The Pure Truck is on the road every day, and since the project was established, Pure has collected over 3,500 tonnes of rubbish from over 11,000 illegal dumping sites in the Wicklow/Dublin Uplands and have received 12,000 reports to the Pure office.  If you were to put all this rubbish into standard household rubbish bags, you would fill over 400,000 bags. If you lined up each of the bags that Pure has removed from the landscape, they would stretch all the way from Dublin to Dingle.  

Ian Davis, Project Manager of Pure commented,

‘Illegal dumping is not unique to the Wicklow/Dublin uplands, however, most regions in Ireland are currently reporting an increase in illegal dumping, the Pure Project are now recording a decrease.  We have been recording and mapping every location and incident of illegal dumping in the Wicklow/Dublin Uplands since 2007, and we have built up a base-line-data of all illegal dumping activity in this region, the location of dumping, type of dumping, land owner, and amount of dumping, and for the past three years we have been recording an annual reduction.’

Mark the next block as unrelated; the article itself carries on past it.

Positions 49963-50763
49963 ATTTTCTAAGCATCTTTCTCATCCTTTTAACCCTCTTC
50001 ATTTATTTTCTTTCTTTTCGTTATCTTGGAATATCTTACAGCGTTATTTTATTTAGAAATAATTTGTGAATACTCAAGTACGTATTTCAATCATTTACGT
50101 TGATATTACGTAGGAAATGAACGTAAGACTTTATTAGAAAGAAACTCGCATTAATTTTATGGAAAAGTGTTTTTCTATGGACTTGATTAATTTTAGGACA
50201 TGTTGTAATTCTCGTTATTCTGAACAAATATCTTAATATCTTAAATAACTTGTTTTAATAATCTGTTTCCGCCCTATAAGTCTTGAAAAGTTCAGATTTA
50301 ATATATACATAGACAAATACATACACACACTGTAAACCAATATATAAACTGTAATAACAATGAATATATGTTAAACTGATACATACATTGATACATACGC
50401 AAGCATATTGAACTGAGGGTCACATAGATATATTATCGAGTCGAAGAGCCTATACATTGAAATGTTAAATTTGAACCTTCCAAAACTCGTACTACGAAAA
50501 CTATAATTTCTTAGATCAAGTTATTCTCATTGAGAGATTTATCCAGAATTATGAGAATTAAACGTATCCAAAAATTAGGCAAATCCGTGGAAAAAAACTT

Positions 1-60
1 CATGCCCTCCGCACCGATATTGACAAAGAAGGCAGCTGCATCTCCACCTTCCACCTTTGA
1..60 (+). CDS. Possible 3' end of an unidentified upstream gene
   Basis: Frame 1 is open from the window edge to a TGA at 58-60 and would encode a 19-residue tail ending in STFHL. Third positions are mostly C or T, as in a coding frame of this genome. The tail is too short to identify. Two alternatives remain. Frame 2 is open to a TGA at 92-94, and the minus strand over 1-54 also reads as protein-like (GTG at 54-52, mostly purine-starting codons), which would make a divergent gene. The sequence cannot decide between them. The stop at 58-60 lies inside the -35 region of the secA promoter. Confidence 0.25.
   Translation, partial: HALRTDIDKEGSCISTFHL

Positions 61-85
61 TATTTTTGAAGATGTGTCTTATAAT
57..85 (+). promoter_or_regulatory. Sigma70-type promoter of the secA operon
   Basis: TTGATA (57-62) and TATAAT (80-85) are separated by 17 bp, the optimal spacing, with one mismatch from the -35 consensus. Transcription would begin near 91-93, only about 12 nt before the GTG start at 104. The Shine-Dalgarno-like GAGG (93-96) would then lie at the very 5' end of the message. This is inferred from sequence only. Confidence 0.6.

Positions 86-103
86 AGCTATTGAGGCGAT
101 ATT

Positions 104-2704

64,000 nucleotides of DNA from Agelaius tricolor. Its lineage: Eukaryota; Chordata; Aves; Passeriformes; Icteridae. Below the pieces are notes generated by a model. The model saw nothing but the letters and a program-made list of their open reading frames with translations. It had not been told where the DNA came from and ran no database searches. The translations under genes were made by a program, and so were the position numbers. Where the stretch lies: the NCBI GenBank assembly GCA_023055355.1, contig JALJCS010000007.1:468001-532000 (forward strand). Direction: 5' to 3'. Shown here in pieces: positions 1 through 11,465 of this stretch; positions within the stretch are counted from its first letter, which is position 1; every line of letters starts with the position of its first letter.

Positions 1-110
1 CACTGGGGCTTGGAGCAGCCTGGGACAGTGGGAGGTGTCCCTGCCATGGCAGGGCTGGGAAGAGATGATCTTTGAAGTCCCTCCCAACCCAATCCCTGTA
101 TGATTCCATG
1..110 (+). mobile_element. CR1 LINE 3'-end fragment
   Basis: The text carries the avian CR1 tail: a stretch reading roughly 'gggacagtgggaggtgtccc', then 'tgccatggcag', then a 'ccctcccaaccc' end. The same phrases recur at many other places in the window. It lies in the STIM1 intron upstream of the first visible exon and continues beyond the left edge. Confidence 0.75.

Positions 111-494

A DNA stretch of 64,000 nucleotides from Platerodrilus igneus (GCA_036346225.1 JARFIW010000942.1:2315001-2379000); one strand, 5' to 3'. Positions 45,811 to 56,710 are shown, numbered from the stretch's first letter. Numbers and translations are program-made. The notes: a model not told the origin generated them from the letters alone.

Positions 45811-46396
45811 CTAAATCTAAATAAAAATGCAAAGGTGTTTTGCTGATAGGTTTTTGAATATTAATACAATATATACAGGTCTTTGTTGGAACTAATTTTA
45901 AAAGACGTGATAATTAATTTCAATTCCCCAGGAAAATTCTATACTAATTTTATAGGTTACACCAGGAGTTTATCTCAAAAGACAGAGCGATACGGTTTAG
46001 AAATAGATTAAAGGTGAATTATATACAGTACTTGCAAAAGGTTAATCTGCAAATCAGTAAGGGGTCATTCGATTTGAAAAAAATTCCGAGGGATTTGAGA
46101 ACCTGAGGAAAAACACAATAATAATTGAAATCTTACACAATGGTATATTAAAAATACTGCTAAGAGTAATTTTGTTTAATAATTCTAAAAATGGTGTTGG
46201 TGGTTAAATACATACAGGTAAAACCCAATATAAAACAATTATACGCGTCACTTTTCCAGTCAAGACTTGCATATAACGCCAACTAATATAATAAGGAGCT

Pure utilize a multi-disciplinary approach in combating illegal dumping, incorporating a number of preventative measures, covert CCTV operations, media/PR campaigns, public awareness campaigns, community projects, such as the Pure Mile, and educational initiatives, and due this approach the project has finally seen a marked reduction in illegal dumping in the Wicklow/Dublin Uplands.